ABSTRACT = { Intense forest harvesting is suspected as a cause of soil acidification. Inputs of acidity into the soil system may lead to high concentrations of metal ion species in the soil solution and surface waters. Some of these metal ions, e.g., Al<sup>3+</sup>, can cause toxic responses to fish and aquatic invertebrates. Timber-induced soil and surface water acidification is considered to be a short-lived phenomenon during the growing season following the cut. Vegetation loss could mean increased frequency of high Al<sup>3+</sup> and H<sup>+</sup> concentrations in stream water rather than increased mean levels. Many types of tracers are useful for hydrograph separation. Isotopic (e.g., deuterium and tritium) and natural chemical tracers (e.g., pH, Cl<sup>-</sup>, SiO<sub>2</sub>) have been used extensively to interpret chemical data gathered in catchment studies. The ability of computer simulation models to reproduce the hydrograph and chemical species in streamwater varies. In some cases, the use of too many hydrological parameters (i.e., over-parameterization) can make the validation of reactions responsible for streamwater chemistry almost impossible. Recently, advances in hydrological modelling have been made by considering that streamwater chemistry is a mixture of groundwater and soil solutions at different depths. One model that originates from this hypothesis is EMMA (end-member mixing analysis). Chemical species that are variable with depth within a same soil profile were shown to be highly correlated with streamwater discharge. Generally, chemical species that show high concentrations in surface horizons increase in streamwater during high flow, whereas chemical species found in high concentrations in lower horizons are higher during low flow. In order to identify end-members that can potentially contribute to streamwater chemistry of a small catchment in central New Brunswick, we investigated the chemistry changes of rainwater entering the catchment, passing through vegetation and soils and reaching the stream channel. The chemical composition of the catchment's end-members will serve as input in order to run and analyse the EMMA model. Furthermore, a better knowledge of water flowpaths that dominate in the catchment could be valuable information for the Department of Fisheries and Oceans, who, in 1990, initiated a multidisciplinary project on 1) the protection and management of the salmonid habitat, and 2) the effects of forest harvesting and road construction on the freshwater habitats of these fish. Harvest operations are planned from 1996 until 1999. Streamwater chemistry is explained by a x-y graph (mixing diagram) on which the end-members and streamwater chemical composition are plotted. Because end-member chemistry is stable over time and space, mean values of tracers are plotted on the mixing diagram. Streamwater chemical compositions have all been plotted on the graph since they vary significantly with flow. If the chemical composition of three end-members enclose the streamwater chemical composition, then it can be assumed that these end-members mix conservatively to produce streamwater chemistry. If two chemical species mix non-conservatively, then the model will not accurately indicate the relative contribution of each end-member. Generally, the mixing diagram does not validate conservative mixing, but it can be used to test a mixing hypothesis. For example, if streamwater chemistry falls largely outside the end-members chemical composition, then at least one end-member is incorrectly characterized (or missing), or the end-members do not mix conservatively. The relative contribution of selected end-members are obtain from the mass balance equation: C<sub>t</sub>Q<sub>t</sub> = C<sub>1</sub>Q<sub>1</sub> + C<sub>2</sub>Q<sub>2</sub> + C<sub>3</sub>Q<sub>3</sub>, where 1, 2 and 3 refer to the three end-members, C1,2 and 3 are the soil water concentrations of conservative elements for each end-member, and Q1,2 and 3 are the amounts of soil water for a given end-member. With this equation, the concentrations of a number of elements for each end-member (C<sub>1</sub>, C<sub>2</sub>, C<sub>3</sub>) are used simultaneously to estimate a single value for each Q<sub>1</sub>, Q<sub>2</sub> and Q<sub>3</sub> Since we want to quantify the contribution of each end-member to the total stream discharge, i.e., the mix of the three end-members, Q<sub>t</sub> is set to 1. Once values for Q<sub>1</sub>, Q<sub>2</sub> and Q<sub>1</sub> are calculated, the results are interpreted in terms of a hydrograph separation to show the contribution from each end-member to the overall stream discharge. Two soil toposequences that correspond to typical soil profiles along the northern and southern hillslopes were selected. From June to November 1995, wet deposition, throughfall, soil solutions at four depths and streamwater were collected. Samples were analyzed for pH, electrical conductivity, Na<sup>+</sup>, Ca<sup>2+</sup>, Mg<sup>2+</sup>, K<sup>+</sup>, SO<sub>4</sub><sup>2-</sup>, Cl<sup>-</sup>, NO<sub>3</sub><sup>-</sup>, SiO<sub>2</sub>, Al<sub>t</sub> and Fe<sub>t</sub>. Many natural tracers (electrical conductivity, SO<sub>4</sub><sup>2-</sup>, Cl<sup>-</sup>, NO<sub>3</sub><sup>-</sup>, K<sup>+</sup>, Al<sub>t</sub> and Fe<sub>t</sub>) have not been used to identify end-members because the model does not always consider adequately some conditions or processes that go on in the catchment, e.g., biological activity and Eh. Because they vary considerably with depth, solution pH, Na<sup>+</sup>, Ca<sup>2+</sup>, Mg<sup>2+</sup> and SiO<sub>2</sub> have been shown to be useful tracers. Groundwater has been included in every diagram as one of the three end-members mixing conservatively to produce streamwater since it is certain that it contributes a large portion to the total discharge under any hydrological condition. Soils along the stream seem to contribute the rest of the streamwater chemistry, particularly B horizons which are submerged all summer by groundwater. Thus, groundwater and subsurface flow at the base of the soil profiles along the stream seem to be the principal flow mechanisms that control streamwater chemistry in the catchment. However, hydrograph separation shows that a three end-member model (i.e., groundwater, B horizons from the northern and southern hillslopes) is not enough to simulate streamwater chemistry. Saturated subsurface flow in the B horizons from both sides of the stream should contribute approximately the same amount to the total discharge since groundwater affects both end-members throughout the growing season. In that respect, groundwater level fluctuations at this depth of the soil profiles should not be considered as a cause of this discrepancy. What can be said at this point is that one end-member that is incorrectly defined in space, and that has a similar chemical composition to saturated subsurface flow coming from the southern hillslope, is the primary source (with groundwater) of stream discharge during events. It is thus better to interpret this information in terms of solution type rather than in terms of physical origin (northern or southern hillslope). In this manner, the stream water is provided by both hillslopes. In conclusion, the model eliminates systematically too many end-members that could partially explain streamwater chemistry. Results show that a more complex mixture is necessary to reproduce streamwater chemistry. A mechanistic model based on groundwater level fluctuations, hydraulic conductivity and soil solution chemistry would possibly have better success in reproducing the stream hydrograph. However, EMMA remains a useful tool to refute or confirm the possible action of a flow mechanism by correlating the chemical composition of end-members with streamwater chemistry. },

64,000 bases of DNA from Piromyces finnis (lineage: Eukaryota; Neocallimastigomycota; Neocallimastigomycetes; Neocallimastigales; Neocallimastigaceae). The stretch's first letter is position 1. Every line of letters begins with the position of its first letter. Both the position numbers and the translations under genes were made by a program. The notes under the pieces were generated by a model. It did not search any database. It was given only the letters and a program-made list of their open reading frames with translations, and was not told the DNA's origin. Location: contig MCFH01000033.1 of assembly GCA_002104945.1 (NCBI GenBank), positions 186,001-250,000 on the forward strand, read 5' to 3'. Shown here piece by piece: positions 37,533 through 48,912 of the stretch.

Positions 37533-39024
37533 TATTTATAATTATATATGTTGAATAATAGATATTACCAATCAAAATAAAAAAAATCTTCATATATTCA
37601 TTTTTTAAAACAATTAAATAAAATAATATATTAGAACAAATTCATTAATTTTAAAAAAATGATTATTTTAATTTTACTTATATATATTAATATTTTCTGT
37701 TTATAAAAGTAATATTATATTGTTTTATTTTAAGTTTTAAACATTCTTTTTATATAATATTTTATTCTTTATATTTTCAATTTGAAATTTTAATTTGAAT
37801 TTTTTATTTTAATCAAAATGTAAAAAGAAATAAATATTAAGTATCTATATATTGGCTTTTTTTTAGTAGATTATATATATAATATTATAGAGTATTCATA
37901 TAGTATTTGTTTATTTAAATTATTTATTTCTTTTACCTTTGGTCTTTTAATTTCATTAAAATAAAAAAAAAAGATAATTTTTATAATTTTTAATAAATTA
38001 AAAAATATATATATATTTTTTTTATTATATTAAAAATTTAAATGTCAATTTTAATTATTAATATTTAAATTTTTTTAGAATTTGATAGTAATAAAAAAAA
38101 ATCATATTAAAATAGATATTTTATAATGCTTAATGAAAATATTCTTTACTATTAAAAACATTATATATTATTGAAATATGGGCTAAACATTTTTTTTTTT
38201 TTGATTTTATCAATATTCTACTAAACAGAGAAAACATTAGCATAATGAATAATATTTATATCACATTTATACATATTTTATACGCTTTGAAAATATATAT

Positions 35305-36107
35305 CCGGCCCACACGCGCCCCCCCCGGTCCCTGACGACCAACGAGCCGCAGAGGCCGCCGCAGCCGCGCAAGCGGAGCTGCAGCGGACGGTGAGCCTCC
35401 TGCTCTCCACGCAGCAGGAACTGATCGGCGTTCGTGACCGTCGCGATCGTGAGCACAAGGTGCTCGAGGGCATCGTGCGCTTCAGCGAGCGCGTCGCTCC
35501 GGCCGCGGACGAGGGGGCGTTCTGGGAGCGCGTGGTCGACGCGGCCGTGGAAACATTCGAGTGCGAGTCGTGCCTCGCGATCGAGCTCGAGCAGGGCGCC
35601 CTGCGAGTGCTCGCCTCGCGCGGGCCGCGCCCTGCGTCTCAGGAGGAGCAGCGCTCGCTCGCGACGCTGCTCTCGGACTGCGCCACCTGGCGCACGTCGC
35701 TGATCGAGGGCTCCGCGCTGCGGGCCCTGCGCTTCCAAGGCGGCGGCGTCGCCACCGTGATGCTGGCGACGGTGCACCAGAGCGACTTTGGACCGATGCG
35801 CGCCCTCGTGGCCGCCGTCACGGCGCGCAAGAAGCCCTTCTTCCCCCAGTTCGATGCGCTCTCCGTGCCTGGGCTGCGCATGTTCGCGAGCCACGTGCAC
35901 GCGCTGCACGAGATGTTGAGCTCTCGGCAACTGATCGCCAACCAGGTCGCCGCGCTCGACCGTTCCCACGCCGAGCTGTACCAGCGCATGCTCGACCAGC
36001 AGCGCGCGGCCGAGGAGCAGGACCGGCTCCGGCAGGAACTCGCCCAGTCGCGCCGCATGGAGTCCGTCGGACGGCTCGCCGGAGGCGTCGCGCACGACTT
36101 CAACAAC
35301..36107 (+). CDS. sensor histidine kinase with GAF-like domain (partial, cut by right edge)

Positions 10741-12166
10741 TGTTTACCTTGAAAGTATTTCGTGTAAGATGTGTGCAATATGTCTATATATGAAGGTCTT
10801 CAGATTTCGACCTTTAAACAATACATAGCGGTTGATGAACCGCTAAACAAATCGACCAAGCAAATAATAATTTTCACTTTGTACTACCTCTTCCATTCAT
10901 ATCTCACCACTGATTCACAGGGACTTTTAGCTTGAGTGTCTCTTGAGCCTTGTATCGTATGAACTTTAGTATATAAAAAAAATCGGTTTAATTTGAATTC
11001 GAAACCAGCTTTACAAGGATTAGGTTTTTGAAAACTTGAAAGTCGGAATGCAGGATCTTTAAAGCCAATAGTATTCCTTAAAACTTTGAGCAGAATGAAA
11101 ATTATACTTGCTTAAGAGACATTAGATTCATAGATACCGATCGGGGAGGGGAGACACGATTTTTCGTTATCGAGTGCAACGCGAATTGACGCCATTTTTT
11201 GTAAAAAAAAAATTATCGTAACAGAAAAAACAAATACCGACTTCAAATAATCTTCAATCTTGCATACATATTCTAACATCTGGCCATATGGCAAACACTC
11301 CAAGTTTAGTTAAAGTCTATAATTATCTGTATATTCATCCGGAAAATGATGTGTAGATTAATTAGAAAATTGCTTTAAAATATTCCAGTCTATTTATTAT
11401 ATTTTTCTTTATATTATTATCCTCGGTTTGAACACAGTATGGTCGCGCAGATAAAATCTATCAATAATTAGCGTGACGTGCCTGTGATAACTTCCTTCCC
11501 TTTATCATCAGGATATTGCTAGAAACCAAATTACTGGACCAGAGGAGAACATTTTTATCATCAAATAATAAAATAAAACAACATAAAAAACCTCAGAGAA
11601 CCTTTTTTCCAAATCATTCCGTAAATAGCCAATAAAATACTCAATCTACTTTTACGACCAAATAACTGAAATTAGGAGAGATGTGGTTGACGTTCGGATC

ADDRESS = { Dept. d'Hist. et de Geogr., Université de Moncton, Moncton, NB E1A 3E9, Canada },
    BOOKTITLE = { Identification des compartiments responsables de la qualité des eaux de surface d'un petit bassin versant du centre du Nouveau-Brunswick (Canada) : Application et analyse du modèle hydrochimique EMMA },
    COMMENT = { Export Date: 22 March 2010 Source: Scopus },
    ISSN = { 09927158 (ISSN) },
    KEYWORDS = { EMMA, End-member, Hydrochemical modelling, Mixing diagram, Groundwater flow, Hydraulic conductivity, Mathematical models, Soils, Water analysis, Water levels, Water quality, End member mixing analysis (EMMA), Hydrochemical model, Streamwater quality, Hydrology, hydraulic conductivity, hydrochemistry, streamwater quality, Canada, New Brunswick },
    OWNER = { Luc },
    TIMESTAMP = { 2010.03.22 },
    URL = { http://www.scopus.com/inward/record.url?eid=2-s2.0-0031903692&partnerID=40&md5=a57b22d972ae0d72395a7ac565e96634 },
}